While the RUF claimed that their goal was to remove the APC from power, their bidding was done for them by elements of the Sierra Leone Army, who left the warfront on April 29th, 1992, came to Freetown, and toppled the APC. The National Provisional Ruling Council (NPRC) was born.
Yet, the fighting did not stop. Sankoh’s RUF gained territory. They captured key diamond-mining towns, including Tongo and Kono. Claims were, they were funnelled to De Pappay (the Big man) in Liberia. Limbs of innocent citizens who had nothing to do with the government in Freetown or probably had never seen the capital city were severed. Women were raped, villages looted clean, and young boys and girls were conscripted into the rebel army.
Estimates indicate that over 50, 000 lives were lost. UNAMSIL (the United Nations Assistance Mission in Sierra Leone) estimated that over 10,000 children were conscripted into the various fighting forces, including the Kamajor civil defence force who fought alongside government forces. A UNICEF report, it is believed, shows that 8,466 children were officially documented as missing between 1991 and 2002. Accounts quoting literature written in 2005 by Sierra Leone’s current Ambassador to Switzerland, Dr Lansana Gberie, claims that over two-thirds of the country’s population was displaced. Others went to neighbouring Guinea, Liberia and beyond as refugees.
As a young man, I saw the war firsthand. I know what it meant to be woken up in the early hours of January 6th, 1999, with the sounds of guns and bombs. My entire family was displaced. We had nothing to eat but to depend on others for our daily bread. We returned to Wellington and had to start afresh after our house was set ablaze. We lost relatives in the village, including one of my favourites, Uncle I.B, a pipe-smoking Kenny Rogers fan and a former insurance broker.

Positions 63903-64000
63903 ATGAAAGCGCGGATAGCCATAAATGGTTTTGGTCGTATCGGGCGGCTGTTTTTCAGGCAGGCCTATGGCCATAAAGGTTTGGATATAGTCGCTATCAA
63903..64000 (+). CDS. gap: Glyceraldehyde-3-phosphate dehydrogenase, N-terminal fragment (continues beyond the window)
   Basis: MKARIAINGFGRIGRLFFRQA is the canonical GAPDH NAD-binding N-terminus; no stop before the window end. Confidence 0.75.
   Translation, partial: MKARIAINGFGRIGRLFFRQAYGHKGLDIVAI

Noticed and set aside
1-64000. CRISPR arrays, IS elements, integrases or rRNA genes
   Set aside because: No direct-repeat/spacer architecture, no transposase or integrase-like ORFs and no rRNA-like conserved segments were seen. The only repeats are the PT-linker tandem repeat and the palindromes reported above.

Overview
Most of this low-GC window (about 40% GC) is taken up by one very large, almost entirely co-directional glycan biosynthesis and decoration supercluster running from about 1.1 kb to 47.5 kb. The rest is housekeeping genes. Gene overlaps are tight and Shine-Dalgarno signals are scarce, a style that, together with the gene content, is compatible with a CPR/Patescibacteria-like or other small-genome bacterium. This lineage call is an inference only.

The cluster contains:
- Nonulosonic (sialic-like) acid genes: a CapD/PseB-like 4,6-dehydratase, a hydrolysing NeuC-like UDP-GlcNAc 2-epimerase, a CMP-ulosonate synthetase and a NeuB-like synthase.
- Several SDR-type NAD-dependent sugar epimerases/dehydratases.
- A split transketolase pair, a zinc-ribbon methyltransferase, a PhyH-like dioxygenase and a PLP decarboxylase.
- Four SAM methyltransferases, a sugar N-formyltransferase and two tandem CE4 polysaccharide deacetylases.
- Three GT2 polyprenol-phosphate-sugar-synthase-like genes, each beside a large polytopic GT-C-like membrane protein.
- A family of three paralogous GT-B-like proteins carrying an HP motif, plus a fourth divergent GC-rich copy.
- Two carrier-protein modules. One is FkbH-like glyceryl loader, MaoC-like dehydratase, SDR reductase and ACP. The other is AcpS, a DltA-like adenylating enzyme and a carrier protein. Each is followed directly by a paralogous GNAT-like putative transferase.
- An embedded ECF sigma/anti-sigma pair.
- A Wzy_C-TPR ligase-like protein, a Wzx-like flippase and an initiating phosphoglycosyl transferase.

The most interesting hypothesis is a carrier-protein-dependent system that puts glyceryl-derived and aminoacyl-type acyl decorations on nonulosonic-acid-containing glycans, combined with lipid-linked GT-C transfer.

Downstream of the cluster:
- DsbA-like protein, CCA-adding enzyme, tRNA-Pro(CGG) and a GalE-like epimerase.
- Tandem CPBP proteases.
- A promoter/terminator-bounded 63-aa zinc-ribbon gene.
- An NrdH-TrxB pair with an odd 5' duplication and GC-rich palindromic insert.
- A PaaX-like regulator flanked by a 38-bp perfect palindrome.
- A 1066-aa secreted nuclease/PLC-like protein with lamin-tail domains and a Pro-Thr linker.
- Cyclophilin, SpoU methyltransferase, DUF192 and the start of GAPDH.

Like other compatriots, I had to live with the traumatic experience of the war. Little girls who were abducted, raped, impregnated, and turned to Bush wives by their captors will never forget the war. Amputees will never forget the horror of their limbs chopped off with crude cutlasses and axes. Spare some thoughts for innocent kids turned into child soldiers and given AK47 instead of pens and pencils.
Officially, the war ended in January 2002. But the question is- have we as a country made any serious effort to really address the root causes of the war?
May the souls of all those we lost in the war rest in peace!
The author is a Communications Specialist and the sentiments expressed are entirely his.